Primary Anterior Thoracic Wall Abscess with Osteomyelitis by Salmonella paratyphi A: Case Report
This article was originally published by Thieme Medical and Scientific Publishers Pvt. Ltd. and was migrated to Scientific Scholar after the change of Publisher.
Salmonella enterica serovar Typhi and Paratyphi have been imputed in the causation of enteric fever. Cardiovascular and extraintestinal Salmonella infections have been documented among immunocompromised individuals. Rarely these pathogens are ascribed in the causation of extraintestinal infections among immunocompetent hosts due to hematogenous seeding. We report a case of anterior chest wall abscess with osteomyelitis in an immunocompetent adult by Salmonella paratyphi A without any prior predisposing conditions or gastrointestinal symptoms. The patient underwent incision and drainage of the loculated pus and the involved costochondral junction was curetted. Medical management was guided by automated antibiotic susceptibility testing. Patient responded well to treatment and was discharged with no residual morbidities. Prompt diagnosis complements appurtenant treatment and thereby averts defunct consequential sequelae.
Salmonella paratyphi A
Salmonellae are facultatively anaerobic, Gram-negative, non-sporing bacilli implicated in the causation of a spectrum of salmonellosis including gastroenteritis and other infections by nontyphoidal salmonella. Most salmonella serotypes exhibit explicit mammalian host restriction. Salmonella paratyphi A are closely knit to Salmonella Typhi with sparsely diverse pseudogenes. Salmonellae are taken up by the host cells by the process of bacteria-mediated endocytosis. Further, their ability to survive and replicate within macrophages correlate with their ability to produce nonenteric systemic diseases among human hosts, thus imparting evolutionary survival benefits to the bacteria.
Salmonella paratyphi A infection can manifest as gastroenteritis, paratyphoid fever, sepsis, or abscess. Furthermore, about 1 to 4% of infections with Salmonella paratyphi A can result in long-term colonization of the hepatobiliary tract, especially the gallbladder. Literature documents a handful of Salmonella paratyphi A breast abscess cases. However, Salmonella paratyphi A osteomyelitis is a rare manifestation among immunocompetent adults. We present a rare case of left anterior thoracic wall abscess with osteomyelitis by Salmonella paratyphi A.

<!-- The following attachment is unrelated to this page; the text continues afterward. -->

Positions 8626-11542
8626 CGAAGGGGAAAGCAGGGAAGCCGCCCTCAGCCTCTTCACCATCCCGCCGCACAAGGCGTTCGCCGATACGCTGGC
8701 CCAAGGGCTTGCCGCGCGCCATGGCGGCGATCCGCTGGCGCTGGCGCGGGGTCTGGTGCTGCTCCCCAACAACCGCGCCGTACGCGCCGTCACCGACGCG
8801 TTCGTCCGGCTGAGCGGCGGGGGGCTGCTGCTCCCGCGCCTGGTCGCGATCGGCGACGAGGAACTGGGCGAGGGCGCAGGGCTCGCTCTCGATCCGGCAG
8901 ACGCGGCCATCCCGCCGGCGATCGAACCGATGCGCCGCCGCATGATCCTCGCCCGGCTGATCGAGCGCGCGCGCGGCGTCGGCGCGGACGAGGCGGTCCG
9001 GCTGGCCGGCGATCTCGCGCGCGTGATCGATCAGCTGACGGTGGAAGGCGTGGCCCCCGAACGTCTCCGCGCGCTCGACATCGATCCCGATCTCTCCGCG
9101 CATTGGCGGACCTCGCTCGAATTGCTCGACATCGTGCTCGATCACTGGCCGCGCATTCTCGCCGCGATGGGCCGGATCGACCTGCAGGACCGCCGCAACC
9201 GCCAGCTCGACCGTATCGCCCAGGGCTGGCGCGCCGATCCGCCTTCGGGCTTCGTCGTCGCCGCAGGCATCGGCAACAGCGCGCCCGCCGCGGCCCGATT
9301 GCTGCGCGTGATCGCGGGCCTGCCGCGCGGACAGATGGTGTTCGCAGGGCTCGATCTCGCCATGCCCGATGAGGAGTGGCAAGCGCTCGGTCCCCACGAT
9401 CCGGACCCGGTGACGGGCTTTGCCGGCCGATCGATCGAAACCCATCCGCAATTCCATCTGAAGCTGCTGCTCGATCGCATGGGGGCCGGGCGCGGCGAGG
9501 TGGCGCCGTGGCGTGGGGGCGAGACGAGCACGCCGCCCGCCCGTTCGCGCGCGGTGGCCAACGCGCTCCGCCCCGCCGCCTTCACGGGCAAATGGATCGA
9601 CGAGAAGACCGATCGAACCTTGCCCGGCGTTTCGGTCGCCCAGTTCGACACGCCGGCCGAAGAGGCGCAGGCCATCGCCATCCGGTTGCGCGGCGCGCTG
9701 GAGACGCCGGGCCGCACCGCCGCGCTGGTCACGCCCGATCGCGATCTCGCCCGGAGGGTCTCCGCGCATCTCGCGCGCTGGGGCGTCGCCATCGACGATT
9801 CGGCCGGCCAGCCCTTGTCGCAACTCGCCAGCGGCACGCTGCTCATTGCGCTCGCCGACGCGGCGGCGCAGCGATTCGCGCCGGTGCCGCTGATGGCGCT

A 56-year-old nondiabetic, immunocompetent patient presented with history of swelling over left hemithorax for 1-week duration. The swelling gradually increased over a period of 1 week to the present size of about 8 × 5 cm. Patient complained of intermittent throbbing pain over the swelling since 1 week. Redness over the swelling was noticed by the patient since day 1. No history of fever/discharge from the swelling was noted.
On examination the swelling was about 8 × 4 cm over the left hemithorax below the left nipple extending up to the sternum. Redness, induration, tenderness, and local rise of temperature were noted. The swelling was firm to hard in consistency. The swelling had a smooth surface with irregular borders and was mobile in the longitudinal plane. A dull note was present on percussion over the swelling. Upon admission a provisional diagnosis of left anterior thoracic wall abscess was made and the patient was started on cefoperazone and amikacin. Routine investigations revealed increased inflammatory markers. On magnetic resonance imaging an abscess with involvement of the left 7th costochondral junction was suspected. The loculated pus was drained and the costochondral junction was curetted. The pus was subjected to aerobic culture and sensitivity in the microbiology laboratory.